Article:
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USTR Walks Back Tariffs on Some China-Made Textile Goods

As global supply chains enter the initial stages of recovery amid fallout from the COVID-19 crisis, the United States Trade Representative (USTR) has lifted punitive tariffs on a new batch of items imported from China.

While the years-long trade war with the country rages on with ample blame-shifting and vitriol, it appears the agency is taking a step to help American companies jump-start their operations by lifting the burden of increased taxes on Chinese products and components.

On Wednesday, the USTR released a Federal Register notice excluding items with 61 different product descriptions from the Section 301, List 4A duties that were implemented last year. Covering a total of 86 separate exclusion requests, the exemptions will apply from Sept. 1, 2019, through Sept. 1, 2020.

Any product that satisfies the description provided in the annex of the Federal Register notice will not face punitive duties—regardless of whether the company using the exclusion was the one to file the request initially. The scope of each exclusion is laid out in the product descriptions published in the annex of the notice.

Items newly excluded from the punitive duties include certain fabric covers or shells, like comforters, pillowcases, backrests and cushions, shells for life jackets made from man-made fibers, down and feathers used for stuffing, and household sewing machines, among other items like baby bottle nipples, shower heads, wallpaper and printed art.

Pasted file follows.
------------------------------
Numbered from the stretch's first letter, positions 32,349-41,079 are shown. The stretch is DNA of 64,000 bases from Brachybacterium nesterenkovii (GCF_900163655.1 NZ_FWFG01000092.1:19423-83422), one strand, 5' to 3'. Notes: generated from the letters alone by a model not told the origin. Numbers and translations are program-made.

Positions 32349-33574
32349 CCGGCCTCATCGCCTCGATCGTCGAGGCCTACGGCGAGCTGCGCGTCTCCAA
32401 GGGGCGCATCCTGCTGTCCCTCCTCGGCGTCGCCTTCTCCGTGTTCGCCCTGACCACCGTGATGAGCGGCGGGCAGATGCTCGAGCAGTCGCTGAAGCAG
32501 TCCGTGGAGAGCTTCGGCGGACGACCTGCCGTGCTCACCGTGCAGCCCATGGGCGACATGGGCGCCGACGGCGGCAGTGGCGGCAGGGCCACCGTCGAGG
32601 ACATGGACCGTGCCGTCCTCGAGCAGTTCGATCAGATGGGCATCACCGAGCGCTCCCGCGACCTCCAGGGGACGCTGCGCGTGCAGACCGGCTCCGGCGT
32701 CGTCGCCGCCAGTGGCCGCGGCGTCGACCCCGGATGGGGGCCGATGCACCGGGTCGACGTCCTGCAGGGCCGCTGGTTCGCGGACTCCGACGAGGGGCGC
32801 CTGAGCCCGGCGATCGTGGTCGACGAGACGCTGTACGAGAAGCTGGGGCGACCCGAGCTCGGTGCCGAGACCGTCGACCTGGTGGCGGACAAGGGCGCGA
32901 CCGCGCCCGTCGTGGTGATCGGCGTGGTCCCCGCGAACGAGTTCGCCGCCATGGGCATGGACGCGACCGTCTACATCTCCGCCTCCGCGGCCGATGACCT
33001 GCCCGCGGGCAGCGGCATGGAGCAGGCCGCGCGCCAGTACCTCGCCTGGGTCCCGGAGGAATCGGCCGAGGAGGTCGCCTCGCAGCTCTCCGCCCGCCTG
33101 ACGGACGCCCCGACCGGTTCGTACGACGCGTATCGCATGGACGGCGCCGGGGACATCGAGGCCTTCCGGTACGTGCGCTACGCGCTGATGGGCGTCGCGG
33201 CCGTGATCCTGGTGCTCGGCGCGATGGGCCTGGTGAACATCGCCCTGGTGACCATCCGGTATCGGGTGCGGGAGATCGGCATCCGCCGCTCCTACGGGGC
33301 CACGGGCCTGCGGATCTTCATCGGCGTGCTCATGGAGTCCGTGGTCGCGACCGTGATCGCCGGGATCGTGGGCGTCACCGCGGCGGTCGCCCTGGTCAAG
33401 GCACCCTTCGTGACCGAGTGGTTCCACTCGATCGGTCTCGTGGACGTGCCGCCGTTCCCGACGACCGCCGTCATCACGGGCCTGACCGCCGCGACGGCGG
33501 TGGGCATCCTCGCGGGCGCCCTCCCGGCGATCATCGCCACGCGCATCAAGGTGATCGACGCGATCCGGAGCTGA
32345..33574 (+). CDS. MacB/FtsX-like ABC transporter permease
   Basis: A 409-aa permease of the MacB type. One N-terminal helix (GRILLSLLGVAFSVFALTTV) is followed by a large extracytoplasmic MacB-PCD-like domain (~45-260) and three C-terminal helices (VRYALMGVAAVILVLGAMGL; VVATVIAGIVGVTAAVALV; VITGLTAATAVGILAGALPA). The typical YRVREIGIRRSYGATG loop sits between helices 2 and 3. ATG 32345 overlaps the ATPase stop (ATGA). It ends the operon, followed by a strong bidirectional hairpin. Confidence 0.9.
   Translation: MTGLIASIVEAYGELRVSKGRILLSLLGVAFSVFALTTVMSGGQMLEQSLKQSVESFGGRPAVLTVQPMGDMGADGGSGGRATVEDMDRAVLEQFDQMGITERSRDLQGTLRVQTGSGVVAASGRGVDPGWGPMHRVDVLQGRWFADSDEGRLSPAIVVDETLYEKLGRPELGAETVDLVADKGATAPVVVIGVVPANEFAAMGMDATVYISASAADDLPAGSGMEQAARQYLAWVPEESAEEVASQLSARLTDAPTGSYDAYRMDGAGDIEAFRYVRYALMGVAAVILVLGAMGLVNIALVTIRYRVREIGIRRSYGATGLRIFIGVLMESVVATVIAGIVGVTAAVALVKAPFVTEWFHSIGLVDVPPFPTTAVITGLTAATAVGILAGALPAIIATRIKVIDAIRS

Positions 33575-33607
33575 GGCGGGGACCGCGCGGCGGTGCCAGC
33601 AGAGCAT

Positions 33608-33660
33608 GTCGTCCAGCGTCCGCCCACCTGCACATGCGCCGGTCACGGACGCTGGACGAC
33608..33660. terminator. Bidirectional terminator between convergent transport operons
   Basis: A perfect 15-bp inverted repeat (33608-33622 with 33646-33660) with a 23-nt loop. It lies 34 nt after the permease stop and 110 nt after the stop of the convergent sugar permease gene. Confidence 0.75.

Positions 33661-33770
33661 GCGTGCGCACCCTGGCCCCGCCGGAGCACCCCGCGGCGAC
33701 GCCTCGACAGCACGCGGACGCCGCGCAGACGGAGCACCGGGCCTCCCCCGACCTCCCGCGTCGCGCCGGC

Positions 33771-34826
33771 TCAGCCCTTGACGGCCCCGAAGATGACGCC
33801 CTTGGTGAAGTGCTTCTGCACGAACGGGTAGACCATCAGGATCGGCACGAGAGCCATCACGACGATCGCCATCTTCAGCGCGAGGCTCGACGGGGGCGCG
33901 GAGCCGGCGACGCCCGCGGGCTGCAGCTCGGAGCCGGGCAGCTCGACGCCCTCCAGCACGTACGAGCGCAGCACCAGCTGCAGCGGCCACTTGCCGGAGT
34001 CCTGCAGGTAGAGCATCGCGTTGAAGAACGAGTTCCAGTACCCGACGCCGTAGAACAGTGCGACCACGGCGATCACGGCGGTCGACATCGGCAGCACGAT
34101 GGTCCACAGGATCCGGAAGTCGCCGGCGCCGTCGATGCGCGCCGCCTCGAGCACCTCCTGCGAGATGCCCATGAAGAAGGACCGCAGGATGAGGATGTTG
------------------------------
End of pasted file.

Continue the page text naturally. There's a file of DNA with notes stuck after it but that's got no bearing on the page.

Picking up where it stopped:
Under an Oct. 24, 2019 notice issued by the USTR, requests for exclusions from the Section 301, List 4A tariffs had to identify products’ physical characteristics and distinguish them from others covered by the $300 billion duty. Requestors were asked to provide the quantity and value of the specific product they had imported from China over the past three years, along with other qualifying information.

The USTR rationalized the exclusions it granted based on three factors: whether the particular product was only available from China and not from producers in the U.S. or third countries; whether the additional duties would cause severe economic harm to the requestor, or other American interests; and whether the product in question was related to Chinese industrial programs like “Made in China 2025,” which encourages the production of high-value products and services.

The USTR said instructions on entry guidance and implementation would be forthcoming, adding that it would continue to issue determinations on pending requests on a “periodic basis.”